“We knew there was going to be almost no sound. I mean, we have a very good sound designer obviously and a very good composer—Olga Neuwirth, an Austrian composer, and she’s also based in New York. It was very funny when we showed the film to her: she would say, ‘This film doesn’t need any music.’ So we knew we wanted to make kind of a silent film that only has very precise tones. She was a little bit disappointed because she wanted to compose more music, and I think it ended up being only three or four parts where we used her music. The rest of it was a very delicate balance to not make it too loud. I dream of a film without any dialogue, so if we could have a scene and spare the dialogue, we would do that.” -Veronika Franz (Film Comment)

Like many of the best films, Goodnight Mommy feels like a dream (or a nightmare). What it doesn’t feel like is any other film that I have seen. Critics have a lazy habit of comparing films with earlier films. This might be because publicists like to promote films in this manner, but there are times when comparisons do a disservice to the film being discussed. Goodnight Mommy is such a film.

Critics are especially fond of comparing the film to Michael Haneke’s Funny Games (1997), which seems like an especially thoughtless comparison that ignores the goals of both films. Such comparison’s only focus on the shallowest of elements. Severin Fiala and Veronika Franz discussed the comparison in a number of interviews.

“What we have in common, I think, is the exactness we bring, that every aspect is carefully considered, and perhaps the austerity in style. Thematically, Haneke also deals with family and non-communication and his films often have this sense of confinement, which ours also does. But on the whole I find our film very different from his. That it got compared a lot to Funny Games really confounded us. To us, Funny Games is an anti-horror film, while ours is hopefully a pro-horror film, because we both love horror films. It’s the genre that can be best utilized to say something about society and its taboos.” -Severin Fiala (Exberliner)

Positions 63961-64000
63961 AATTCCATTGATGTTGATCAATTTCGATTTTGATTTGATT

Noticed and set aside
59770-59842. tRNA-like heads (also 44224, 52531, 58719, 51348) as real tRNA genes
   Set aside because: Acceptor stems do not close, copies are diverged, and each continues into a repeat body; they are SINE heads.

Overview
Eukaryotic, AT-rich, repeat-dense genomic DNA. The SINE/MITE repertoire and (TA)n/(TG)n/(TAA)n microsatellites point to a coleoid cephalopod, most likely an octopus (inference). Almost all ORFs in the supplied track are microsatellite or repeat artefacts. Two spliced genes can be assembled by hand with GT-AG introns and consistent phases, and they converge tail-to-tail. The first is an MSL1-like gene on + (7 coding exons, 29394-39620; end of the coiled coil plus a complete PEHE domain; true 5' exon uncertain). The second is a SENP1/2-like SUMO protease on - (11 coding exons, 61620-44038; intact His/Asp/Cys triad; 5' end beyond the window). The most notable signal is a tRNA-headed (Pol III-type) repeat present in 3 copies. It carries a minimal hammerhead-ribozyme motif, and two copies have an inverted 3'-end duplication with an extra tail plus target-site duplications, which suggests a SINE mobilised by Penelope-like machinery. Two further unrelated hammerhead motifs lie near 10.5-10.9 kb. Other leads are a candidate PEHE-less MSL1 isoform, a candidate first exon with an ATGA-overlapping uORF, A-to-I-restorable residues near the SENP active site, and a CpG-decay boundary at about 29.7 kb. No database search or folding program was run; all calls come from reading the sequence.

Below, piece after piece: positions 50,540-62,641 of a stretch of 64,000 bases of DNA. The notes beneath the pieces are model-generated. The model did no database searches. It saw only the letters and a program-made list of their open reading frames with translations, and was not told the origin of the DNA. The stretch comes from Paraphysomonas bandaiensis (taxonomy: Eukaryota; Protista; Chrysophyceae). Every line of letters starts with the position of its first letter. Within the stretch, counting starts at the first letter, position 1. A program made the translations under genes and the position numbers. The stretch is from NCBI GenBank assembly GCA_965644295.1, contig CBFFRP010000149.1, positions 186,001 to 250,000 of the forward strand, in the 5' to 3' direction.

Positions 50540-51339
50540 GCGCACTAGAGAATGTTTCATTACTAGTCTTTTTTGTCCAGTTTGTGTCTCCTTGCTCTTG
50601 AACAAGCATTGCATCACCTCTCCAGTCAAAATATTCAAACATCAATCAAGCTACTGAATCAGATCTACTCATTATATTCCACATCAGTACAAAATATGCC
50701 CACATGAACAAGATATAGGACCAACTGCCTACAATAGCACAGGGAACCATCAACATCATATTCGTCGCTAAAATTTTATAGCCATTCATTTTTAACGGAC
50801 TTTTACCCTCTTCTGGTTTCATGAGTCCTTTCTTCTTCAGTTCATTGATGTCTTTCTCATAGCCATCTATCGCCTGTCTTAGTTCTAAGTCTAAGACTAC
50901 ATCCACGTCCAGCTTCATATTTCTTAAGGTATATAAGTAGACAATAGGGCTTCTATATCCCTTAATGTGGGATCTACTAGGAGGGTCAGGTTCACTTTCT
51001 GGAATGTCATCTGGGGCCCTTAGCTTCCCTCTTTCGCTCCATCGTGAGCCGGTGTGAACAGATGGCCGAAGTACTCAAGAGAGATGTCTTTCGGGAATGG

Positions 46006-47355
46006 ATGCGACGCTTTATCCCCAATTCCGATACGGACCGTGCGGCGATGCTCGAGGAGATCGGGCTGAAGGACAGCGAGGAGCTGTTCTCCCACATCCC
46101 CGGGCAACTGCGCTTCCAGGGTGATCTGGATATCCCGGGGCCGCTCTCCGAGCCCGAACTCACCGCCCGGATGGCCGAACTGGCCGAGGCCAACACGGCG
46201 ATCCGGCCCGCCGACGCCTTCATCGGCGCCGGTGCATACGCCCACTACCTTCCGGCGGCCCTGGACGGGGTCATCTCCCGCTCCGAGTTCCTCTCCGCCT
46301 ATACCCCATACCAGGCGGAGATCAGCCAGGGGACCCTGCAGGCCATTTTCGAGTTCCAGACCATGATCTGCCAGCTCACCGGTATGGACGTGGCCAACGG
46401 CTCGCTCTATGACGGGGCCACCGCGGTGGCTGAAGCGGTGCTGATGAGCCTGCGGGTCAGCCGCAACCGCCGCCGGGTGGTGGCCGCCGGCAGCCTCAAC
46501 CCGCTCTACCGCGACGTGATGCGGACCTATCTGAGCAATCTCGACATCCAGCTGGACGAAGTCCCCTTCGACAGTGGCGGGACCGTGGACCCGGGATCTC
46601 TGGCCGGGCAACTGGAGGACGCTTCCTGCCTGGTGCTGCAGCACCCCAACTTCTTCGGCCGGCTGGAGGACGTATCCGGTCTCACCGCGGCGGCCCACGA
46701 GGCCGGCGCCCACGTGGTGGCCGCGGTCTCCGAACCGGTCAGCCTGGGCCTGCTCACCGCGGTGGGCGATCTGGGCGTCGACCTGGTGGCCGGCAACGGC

While Funny Games has a distracting tendency to break the fourth wall in an audacious attempt to berate the audience for their interest in what is happening onscreen, Fiala and Franz pull the audience into the story without distraction.

“We don’t like that, actually. He’s very moralistic. And besides, it’s a completely different situation if two strangers are entering a house from the outside world, [instead of] two children dealing with their own mother. But maybe the connection is something about the precise coldness of our style.” -Veronika Franz (Film Comment)

Originality combined with Fiala and Franz’s artful execution makes Goodnight Mommy an absolutely essential viewing experience for horror fans. It is no wonder that it has been selected as the Austrian entry for ‘Best Foreign Language Film’ consideration at the 2016 Academy Awards. It would be nice to see a genre film in the running at the next Oscar ceremony, and one would be hard pressed to find a better film to represent the genre.

Still 1

The Presentation:

4 of 5 Stars

The Blu-ray disc is housed in a standard Blu-ray case with film related artwork that utilizes the artwork used for the American one sheet.

The animated menus employ footage from the film supported by music from the film.

Still 2

Picture Quality:

 4.5 of 5 Stars

 Martin Gshlacht’s 35mm cinematography is represented well in Anchor Bay’s brilliant 1080P transfer. Fine detail is beautifully evident throughout the film’s length, and there aren’t any noticeable digital anomalies to mar one’s enjoyment of the film. Contrast, color, brightness, and black levels are all perfectly rendered.

Still 3

Sound Quality:

4.5 of 5 Stars

The 5.1 German DTS HD-MA is without any noticeable blemishes. The mix is well conceived, and the sound design is perfectly represented (which is especially important in this feature).

Still 4

 Special Features:

3 of 5 Stars

A Conversation with Severin Fiala and Veronika Franz

Although this twelve minute conversation fails to delve deeply into the creation of Goodnight Mommy, Fiala and Franz do reveal a few interesting details about their work on the film, and it is a welcome addition to this disc.

Still 5

Final Words:

Goodnight Mommy is one of the best horror films of the last five years. It is engaging, relevant, and is masterfully executed. This Blu-ray transfer is a beautiful rendering of its 35mm source, and it is highly recommended.

American One Sheet